GLASGOW residents living at the edge of the city feel the streets are much cleaner in another nearby local authority, according to a councillor.

Kyle Thornton, who represents the Newlands/Auldburn ward, has reported incidences of fly-tipping at Burnfield Road and Barrmill Road in Thornliebank to Glasgow City Council.

He said: “It’s across the whole area, and if I’m honest it’s been like this since March, but it has just got worse. I have seen little sign of improvement.

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“We are on the edge of the city, so people feel as if Glasgow City Council is ignoring them.

“If they take a few steps into East Renfrew­shire, the streets are clean – being on the other side of the local authority is so much different.”

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The councillor says the fly-tipping is a mix of ­people wilfully dumping items as well as residents mistakenly thinking a bulk uplift ­service is running.

He added: “What’s concerning for me is the council doesn’t seem to be bothering about getting a bulk uplift service back and tackling the issue of fly-tipping.

“We need this service back and to get serious about punishing the people who are wilfully dumping.

“The places in which fly-tipping is happening seems to be the same over and over again, so what can we do to deter people from dumping in these places? We need to regenerate these bits of spare land.

“People see bits of spare ground and think no-one will care; we need to deter them from being a fly-tipping hotspot.

“There is waste dumped everywhere across the city and council staff are not getting the resources to get out and deal with it.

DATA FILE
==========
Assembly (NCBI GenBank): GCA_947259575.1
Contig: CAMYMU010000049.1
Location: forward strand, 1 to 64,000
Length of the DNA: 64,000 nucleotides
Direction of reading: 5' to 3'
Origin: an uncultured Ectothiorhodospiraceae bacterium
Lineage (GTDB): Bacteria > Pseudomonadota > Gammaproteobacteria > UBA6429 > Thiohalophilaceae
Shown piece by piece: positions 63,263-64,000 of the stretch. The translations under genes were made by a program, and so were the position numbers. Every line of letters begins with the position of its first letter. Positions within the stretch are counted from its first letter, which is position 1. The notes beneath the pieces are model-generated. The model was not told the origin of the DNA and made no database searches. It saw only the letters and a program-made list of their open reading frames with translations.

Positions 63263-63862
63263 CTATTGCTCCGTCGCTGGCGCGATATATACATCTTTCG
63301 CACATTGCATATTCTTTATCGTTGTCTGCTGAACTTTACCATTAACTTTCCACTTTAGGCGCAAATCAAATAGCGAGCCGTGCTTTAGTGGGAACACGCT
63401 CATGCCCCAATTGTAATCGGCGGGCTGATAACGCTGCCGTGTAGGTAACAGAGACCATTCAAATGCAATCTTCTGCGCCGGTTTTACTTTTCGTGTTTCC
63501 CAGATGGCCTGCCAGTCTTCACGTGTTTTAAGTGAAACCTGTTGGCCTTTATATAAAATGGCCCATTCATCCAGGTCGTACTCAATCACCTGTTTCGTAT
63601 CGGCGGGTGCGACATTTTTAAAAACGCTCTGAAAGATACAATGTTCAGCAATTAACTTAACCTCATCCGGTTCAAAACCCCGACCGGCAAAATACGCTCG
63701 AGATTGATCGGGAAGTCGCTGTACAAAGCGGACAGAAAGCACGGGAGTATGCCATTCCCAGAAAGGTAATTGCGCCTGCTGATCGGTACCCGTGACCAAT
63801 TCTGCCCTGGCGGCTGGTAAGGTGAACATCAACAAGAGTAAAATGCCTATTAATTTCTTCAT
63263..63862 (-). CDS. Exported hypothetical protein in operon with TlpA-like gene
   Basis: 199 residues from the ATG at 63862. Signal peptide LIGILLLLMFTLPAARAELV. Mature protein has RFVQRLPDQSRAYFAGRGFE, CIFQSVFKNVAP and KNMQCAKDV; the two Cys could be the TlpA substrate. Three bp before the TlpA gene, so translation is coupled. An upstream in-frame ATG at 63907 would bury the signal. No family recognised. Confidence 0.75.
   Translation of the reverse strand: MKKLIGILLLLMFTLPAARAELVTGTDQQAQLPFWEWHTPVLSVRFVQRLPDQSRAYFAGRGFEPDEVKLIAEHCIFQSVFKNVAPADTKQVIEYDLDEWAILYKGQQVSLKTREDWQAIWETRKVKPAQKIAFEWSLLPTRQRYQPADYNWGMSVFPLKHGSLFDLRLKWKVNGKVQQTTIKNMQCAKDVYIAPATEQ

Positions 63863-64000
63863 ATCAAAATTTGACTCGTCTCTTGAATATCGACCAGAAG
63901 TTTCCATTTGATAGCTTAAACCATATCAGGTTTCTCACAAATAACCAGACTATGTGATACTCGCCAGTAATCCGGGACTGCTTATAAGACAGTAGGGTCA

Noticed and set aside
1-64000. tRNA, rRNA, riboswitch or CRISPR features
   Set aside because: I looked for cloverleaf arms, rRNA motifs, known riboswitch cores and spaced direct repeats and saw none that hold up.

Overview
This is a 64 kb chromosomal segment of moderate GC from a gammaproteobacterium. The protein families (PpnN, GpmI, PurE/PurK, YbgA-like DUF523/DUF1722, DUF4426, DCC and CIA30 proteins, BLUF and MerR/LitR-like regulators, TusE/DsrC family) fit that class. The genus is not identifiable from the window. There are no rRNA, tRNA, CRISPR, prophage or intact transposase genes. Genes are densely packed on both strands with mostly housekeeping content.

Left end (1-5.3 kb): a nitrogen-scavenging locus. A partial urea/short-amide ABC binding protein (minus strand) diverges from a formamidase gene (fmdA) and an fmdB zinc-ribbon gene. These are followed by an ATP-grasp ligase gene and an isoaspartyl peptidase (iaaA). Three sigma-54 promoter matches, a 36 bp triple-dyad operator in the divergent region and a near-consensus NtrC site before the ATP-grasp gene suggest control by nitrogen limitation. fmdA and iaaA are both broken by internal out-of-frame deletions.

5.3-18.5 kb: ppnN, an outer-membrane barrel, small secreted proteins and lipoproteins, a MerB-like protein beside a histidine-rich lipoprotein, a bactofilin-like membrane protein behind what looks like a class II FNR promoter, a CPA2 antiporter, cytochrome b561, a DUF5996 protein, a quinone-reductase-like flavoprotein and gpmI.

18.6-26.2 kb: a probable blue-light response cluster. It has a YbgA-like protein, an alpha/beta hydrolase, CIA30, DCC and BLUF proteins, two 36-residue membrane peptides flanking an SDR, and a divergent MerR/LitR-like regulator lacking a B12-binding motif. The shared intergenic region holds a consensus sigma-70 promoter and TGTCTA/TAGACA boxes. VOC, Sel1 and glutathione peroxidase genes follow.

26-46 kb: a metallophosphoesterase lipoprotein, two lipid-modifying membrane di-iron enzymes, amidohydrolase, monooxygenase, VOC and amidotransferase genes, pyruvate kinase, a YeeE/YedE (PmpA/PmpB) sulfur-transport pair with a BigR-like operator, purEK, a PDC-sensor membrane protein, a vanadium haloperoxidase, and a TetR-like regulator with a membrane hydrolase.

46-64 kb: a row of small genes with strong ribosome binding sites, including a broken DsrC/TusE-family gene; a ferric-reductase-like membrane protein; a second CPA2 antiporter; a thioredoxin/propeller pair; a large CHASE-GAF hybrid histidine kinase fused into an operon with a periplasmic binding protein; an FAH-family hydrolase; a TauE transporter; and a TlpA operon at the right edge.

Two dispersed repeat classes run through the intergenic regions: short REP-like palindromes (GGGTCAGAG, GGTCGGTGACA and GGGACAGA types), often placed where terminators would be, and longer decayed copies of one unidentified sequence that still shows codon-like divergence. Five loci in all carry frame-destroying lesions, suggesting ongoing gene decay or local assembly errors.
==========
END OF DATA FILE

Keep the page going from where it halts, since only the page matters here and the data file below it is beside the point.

“We are months on but no sign of it getting better. The council have no force of will to get tough on fly-tipping.

“ It’s exasperating. ­People take pride in where they live.”

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A council spokesman said: “Bulk uplifts were suspended just prior to lockdown as it ­allowed us to focus on the services we are legally obliged to provide such as general waste and recycling collections.

“The controls designed to suppress the virus such a restrictions on staff within vehicles and offices have also been a significant challenge to delivering services during lockdown.

“Agreement between the various stakeholders has still to be confirmed on how more staff can safely travel within the same vehicle, which will increase our capacity to deliver non-statutory services such as bulk uplifts.

“But we are hopeful the bulk uplift service can resume in the near future.

“We are very grateful for the patience shown by the vast majority of people who have worked with us throughout the ­pandemic and we have ­removed fly-tipping where ever possible.

“Many housing associations have also continued to dispose of large items appropriately on behalf of their residents and that has made a significant contribution to the city at a difficult time.

“Our household waste recycling centres are now open seven days a week for Glasgow residents to dispose of large items in ­person.“Residents requiring to clear large volumes of waste can use vans to dispose of items at our Easter Queenslie depot.”

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